your porn collection

I bring up the topic of “stroke material” because I want to point out the fact that the internet is chock full of places where you can see naked women, and not just in still photos, but full motion pictures, and even in high definition! Hard to believe, but true. Better still, they’re doing it willingly. The problem is that for some guys, the “willingly” part just isn’t fun enough.

As David Futrelle points out on his excellent blog, We Hunted the Mammoth (a site devoted to skewering misogyny and the very messed-up culture of Men’s Rights Activists in particular):

The enthusiasm with which so many male Redditors – and skeezy dudes in general – have greeted this latest leak of celebrity pics makes one wonder if it is not the celebrity of the women in question that is the draw but the lack of consent. After all, there are plenty of other celebrity nudes out there that the celebrities in question consented to have taken and published.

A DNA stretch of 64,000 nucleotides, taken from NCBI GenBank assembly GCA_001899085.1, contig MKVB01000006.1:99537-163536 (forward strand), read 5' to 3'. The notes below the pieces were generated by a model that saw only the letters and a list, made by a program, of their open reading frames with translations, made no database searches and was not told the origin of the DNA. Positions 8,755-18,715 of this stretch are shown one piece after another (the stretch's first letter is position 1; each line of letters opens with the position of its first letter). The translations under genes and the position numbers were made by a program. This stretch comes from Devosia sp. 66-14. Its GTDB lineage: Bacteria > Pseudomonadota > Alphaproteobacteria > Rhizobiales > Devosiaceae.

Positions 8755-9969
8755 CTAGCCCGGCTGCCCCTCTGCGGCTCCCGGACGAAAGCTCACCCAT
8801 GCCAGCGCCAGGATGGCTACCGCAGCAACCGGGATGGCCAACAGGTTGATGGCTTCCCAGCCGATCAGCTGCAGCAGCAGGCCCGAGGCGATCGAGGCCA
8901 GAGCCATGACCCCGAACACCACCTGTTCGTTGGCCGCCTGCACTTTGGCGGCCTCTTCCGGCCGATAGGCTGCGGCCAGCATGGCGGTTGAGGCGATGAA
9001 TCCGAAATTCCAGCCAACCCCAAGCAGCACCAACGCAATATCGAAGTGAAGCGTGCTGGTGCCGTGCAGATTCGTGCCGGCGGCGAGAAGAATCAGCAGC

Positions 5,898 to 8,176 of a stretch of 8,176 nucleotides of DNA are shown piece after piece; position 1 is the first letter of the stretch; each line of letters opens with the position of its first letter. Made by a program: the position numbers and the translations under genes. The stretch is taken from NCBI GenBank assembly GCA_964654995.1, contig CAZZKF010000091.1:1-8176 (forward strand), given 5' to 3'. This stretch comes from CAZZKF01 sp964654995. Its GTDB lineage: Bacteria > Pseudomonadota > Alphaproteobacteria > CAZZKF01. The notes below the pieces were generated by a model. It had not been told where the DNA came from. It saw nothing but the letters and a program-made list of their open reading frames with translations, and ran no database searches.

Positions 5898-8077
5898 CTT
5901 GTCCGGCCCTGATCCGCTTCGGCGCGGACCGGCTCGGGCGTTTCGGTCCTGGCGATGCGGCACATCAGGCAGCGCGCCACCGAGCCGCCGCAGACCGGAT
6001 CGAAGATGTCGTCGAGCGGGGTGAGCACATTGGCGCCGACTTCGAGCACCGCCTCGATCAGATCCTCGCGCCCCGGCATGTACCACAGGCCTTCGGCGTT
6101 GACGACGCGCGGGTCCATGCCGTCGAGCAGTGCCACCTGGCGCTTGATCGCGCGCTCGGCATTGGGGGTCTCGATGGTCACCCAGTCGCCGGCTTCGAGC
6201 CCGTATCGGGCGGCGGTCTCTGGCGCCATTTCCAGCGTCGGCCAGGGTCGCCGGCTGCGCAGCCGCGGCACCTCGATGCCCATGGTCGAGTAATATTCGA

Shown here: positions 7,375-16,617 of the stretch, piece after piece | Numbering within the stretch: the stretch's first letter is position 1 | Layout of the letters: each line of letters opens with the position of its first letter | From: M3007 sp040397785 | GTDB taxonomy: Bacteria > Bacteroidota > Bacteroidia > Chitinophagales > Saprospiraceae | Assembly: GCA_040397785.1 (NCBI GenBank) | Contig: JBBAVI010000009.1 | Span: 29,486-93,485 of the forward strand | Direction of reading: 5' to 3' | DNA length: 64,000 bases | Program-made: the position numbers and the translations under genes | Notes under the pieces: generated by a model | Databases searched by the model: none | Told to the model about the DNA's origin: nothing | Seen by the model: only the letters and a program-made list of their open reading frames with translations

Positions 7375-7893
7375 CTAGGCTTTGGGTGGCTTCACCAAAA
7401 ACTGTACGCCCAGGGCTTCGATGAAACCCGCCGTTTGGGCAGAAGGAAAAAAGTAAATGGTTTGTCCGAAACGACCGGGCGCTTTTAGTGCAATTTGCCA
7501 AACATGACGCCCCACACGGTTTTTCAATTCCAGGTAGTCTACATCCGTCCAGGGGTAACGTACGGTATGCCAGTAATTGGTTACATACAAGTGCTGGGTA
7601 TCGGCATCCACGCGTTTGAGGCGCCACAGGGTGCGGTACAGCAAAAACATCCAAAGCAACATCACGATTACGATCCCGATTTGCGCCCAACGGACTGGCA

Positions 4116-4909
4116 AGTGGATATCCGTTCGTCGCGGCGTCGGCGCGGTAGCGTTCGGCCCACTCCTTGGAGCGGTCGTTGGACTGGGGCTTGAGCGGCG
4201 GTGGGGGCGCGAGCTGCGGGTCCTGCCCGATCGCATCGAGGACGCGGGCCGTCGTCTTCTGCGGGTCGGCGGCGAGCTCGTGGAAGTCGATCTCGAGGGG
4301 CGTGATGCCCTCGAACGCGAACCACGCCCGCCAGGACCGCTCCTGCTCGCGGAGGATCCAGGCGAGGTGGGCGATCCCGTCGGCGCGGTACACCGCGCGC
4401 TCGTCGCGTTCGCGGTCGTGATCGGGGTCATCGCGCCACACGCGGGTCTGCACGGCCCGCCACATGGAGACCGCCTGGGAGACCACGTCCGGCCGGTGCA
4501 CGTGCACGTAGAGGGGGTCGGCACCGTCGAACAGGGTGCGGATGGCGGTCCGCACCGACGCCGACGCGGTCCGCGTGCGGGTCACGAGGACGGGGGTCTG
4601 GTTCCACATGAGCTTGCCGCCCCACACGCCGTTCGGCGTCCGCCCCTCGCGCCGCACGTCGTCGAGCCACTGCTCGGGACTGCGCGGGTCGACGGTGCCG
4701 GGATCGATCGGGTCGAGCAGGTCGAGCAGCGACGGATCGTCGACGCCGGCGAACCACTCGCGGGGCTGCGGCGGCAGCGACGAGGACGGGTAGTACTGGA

erin andrews

Do you remember the story about the video featuring sportscaster Erin Andrews from 2009? It wasn’t a video she made, nor was it acquired by figuring out her password or electronically breaking into a computer. A sorry-ass sleazebag by the name of Michael David Barrett stalked Ms. Andrews, booked a hotel room next to the one she was staying in (which required the cooperation of some hotel staff), and shot video of her through a series of peepholes. It was posted online, and went viral because a lot of guys thought that their need to see Ms. Andrews nude trumped her need for privacy. It’s all part of a mindset that goes “She’s pretty, she’s famous, and she owes me some skin.”